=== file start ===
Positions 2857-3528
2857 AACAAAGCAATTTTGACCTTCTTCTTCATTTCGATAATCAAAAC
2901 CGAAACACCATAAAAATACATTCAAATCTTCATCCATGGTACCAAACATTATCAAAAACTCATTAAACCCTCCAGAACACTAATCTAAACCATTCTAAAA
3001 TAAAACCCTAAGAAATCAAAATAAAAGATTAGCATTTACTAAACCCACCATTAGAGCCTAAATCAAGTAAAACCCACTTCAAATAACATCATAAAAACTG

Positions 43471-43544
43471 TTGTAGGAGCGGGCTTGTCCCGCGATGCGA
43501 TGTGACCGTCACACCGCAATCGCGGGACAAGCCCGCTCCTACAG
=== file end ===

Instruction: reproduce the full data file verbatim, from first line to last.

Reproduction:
Positions 2857-3528
2857 AACAAAGCAATTTTGACCTTCTTCTTCATTTCGATAATCAAAAC
2901 CGAAACACCATAAAAATACATTCAAATCTTCATCCATGGTACCAAACATTATCAAAAACTCATTAAACCCTCCAGAACACTAATCTAAACCATTCTAAAA
3001 TAAAACCCTAAGAAATCAAAATAAAAGATTAGCATTTACTAAACCCACCATTAGAGCCTAAATCAAGTAAAACCCACTTCAAATAACATCATAAAAACTG

Positions 43471-43544
43471 TTGTAGGAGCGGGCTTGTCCCGCGATGCGA
43501 TGTGACCGTCACACCGCAATCGCGGGACAAGCCCGCTCCTACAG